"Writing wall, writing wall, to you we do all speak. Shouldn't we be studying? Alas, our wills are weak."

Anybody who studies in the carrels of Goldfarb Library knows that the oak-wood desks are havens for self-expression. Each year, they are scattered with messages of hope and of hate, obscenities and art, love notes, doodles, shout-outs and debates. No, they don't often relay the most earth-shattering ideas. And I certainly hope that their contents are not indicative of the intellectual quality at Brandeis. Nevertheless, there are some that reflect the greatness of Brandeis, like one note that reads, "Never give up, you can do it!"

At commencement last Sunday, University President Frederick Lawrence noted that places do not belong to people; people belong to places. Graduates would always belong to Brandeis, even though we would no longer be present on its campus after graduating. But if we inherently belong here, why is it that we feel the need to leave our mark, both physically on the desks and figuratively, by immersing ourselves in an endless list of activities and initiatives?

Graduation gives you the opportunity to better understand how you and your peers utilized your college experiences differently. Some may be graduating with the highest academic degrees, some in Phi Beta Kappa, and others with medals for community service. But just because you may not have adornments on your gown also does not mean you have not affected Brandeis in a positive light.

Last year, Daniel Leibman '12 gave the senior commencement speech and he spoke about the "butterfly effect," which prescribes that simply by being at Brandeis you have changed it. You may have started the Quidditch team, the Eco-Reps Rooms for Recovery, the Experiential Learning fellows program, or maybe you revolutionized the inner workings of an already established club. Perhaps the changes will be there 10, 20, 30 years down the line. Possibly, however, the times will call for funding and resources to be channeled somewhere else.

The reality is that changes are difficult, but they are inevitable. While our marks as students are part of the University's history, they are not everlasting in the revolving door of college graduates. Recently, the Justice held its first alumni reunion, in which several generations of the newspaper's editors and contributors returned to campus and spoke about what the newspaper was like at the time. In the early 1950s, for example, the newspaper had a copy editor; somehow by 2003, the position no longer existed.

Over the course of this past semester, we have had several debates of unfettered speech instigate controversy on campus-cases where actions or words have changed campus. The Facebook page "Brandeis Hookups" reflects the new freedom, and concern, for anonymity in the digital age. Student initiatives like Take Back the Night were allegedly countered by hurtful comments shouted out across the quad. Free speech in a small, close-knit community like Brandeis has never been an easy topic, and working on this newspaper, we have learned that all too well.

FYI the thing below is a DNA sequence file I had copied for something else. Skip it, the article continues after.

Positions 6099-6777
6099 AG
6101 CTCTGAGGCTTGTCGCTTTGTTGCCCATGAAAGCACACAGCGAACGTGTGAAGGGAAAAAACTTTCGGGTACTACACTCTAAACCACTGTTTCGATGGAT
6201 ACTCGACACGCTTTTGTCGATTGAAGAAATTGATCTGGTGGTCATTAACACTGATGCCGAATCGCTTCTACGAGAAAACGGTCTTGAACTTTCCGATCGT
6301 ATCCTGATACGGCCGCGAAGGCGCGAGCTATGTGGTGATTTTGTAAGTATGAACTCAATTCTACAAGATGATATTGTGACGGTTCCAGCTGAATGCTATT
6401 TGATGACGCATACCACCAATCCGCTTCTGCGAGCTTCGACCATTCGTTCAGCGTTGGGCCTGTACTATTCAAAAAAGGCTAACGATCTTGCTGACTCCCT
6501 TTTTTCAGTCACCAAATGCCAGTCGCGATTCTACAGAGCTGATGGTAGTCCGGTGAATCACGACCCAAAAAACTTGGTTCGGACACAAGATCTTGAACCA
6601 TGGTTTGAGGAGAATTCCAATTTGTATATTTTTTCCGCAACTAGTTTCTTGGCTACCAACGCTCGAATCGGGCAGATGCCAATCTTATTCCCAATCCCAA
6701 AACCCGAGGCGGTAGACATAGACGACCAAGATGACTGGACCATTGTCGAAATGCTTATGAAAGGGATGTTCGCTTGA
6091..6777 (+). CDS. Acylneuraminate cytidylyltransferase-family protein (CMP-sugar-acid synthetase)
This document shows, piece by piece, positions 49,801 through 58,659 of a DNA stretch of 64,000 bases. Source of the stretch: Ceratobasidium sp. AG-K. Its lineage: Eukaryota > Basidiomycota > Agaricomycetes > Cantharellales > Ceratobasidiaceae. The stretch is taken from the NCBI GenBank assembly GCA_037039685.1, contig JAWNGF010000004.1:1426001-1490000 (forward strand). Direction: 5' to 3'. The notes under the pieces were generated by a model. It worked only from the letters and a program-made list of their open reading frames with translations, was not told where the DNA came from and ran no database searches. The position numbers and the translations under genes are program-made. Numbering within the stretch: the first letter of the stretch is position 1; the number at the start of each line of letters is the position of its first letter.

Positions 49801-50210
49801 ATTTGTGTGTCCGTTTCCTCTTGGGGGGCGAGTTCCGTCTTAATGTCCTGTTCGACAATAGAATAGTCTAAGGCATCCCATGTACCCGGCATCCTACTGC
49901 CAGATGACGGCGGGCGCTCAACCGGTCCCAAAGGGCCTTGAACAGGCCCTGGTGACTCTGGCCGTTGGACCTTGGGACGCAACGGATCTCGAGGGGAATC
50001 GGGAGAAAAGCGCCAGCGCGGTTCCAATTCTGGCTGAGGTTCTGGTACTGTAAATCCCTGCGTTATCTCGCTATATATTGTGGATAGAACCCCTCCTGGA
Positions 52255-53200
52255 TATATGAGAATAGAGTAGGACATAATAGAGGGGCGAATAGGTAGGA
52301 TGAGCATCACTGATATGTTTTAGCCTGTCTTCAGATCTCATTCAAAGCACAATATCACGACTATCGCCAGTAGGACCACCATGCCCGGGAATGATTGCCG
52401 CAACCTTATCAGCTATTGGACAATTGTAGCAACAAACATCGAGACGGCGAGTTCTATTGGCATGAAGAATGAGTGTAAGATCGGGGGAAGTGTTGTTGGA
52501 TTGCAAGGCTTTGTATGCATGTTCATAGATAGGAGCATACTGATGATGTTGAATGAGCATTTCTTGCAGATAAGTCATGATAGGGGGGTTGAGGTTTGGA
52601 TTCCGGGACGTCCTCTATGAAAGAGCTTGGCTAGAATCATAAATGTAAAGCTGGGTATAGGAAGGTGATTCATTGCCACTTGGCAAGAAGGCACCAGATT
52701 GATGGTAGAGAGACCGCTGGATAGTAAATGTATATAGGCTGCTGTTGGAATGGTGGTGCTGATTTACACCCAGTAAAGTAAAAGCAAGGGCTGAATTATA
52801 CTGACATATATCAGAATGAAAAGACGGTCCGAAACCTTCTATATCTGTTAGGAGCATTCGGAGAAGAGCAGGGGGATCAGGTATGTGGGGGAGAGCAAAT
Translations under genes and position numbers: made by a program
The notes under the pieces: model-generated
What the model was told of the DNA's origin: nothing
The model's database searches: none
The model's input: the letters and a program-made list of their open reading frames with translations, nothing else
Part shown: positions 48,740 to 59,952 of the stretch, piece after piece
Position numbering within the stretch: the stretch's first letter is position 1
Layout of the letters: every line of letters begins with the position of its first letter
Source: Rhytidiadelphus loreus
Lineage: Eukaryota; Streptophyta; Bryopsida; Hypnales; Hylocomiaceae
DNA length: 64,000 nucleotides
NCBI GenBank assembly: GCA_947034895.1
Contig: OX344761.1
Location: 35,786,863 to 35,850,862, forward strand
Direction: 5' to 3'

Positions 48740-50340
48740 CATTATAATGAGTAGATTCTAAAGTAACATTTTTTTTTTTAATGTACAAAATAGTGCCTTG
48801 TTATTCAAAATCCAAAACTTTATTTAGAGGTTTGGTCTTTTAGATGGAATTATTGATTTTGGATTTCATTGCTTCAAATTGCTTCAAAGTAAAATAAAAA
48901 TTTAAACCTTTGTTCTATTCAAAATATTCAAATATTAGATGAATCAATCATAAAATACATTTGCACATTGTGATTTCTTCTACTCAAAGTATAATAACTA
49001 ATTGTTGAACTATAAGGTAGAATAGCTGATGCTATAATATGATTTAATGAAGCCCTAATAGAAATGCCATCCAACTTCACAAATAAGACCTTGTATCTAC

Campus newspapers, especially posted online, undermine the security and isolation that is our intellectual utopia on a hill. Sometimes it feels like Brandeis is not the real world. We have community advisors looking over our shoulders, academic advisors ensuring that we finish what we are supposed to do, and constant access to an ever-expanding web of friends. Furthermore, we do not have to worry about our clubs' "selling values"-after all, unlike the mainstream American media, student journalists can grapple with different ethical standards and reporting techniques without worrying about ad revenues or subscriptions.

In my four years as an editor on the Justice, we exposed financial student mishaps, covered clashes between police and inebriated students and reviewed theater productions in highly critical ways. Each of these instances led to students mentioned in articles requesting that their names be removed from the Justice website. After all, these trials of young adulthood can often reflect badly on future Google searches by employers. But in the digital age, the impetus is not solely on reporters. At a recent panel held by WGBH in April on "embedded journalism," the reporters agreed that journalists pose less of a threat to national security covering the war effort than the soldiers posting YouTube videos of torture online. In today's world, actions, whether in person or in online forums, speak just as loud as on the record reporting

It seems that the expansion of public access to media has magnified the problems journalists have faced all along. No longer do the Justice and the other campus publications define the history of Brandeis by recording the marks we've left on campus. The responsibility to think about one's actions is placed into the hands of all students.

People make mistakes; they experiment, learn and grow. The Internet requires, both in college and out, that we recognize these human shortcomings, because at some point in our lives we will all inevitably want to hide from something we did or posted.

If there is something inevitable about free speech, we must ask ourselves "how do we respond, especially in the small close-knit community that is Brandeis?" How we do this as a community, as an institution, is what will define us in history.

"I feel lonely at Brandeis," one note writes scribbled in the crevice of the desk before me. Next to it in a fine black print one person writes back, "The counseling center is really helpful." Another chimes in, "I agree, they're really nice." The last note added, "I'll be your friend."

Justice Louis Brandeis advocated for free speech in the Supreme Court because there is an inherent value in public discourse. History is not defined by the erroneous opinions of the people who have lived through it but the places that still stand in contrast to them.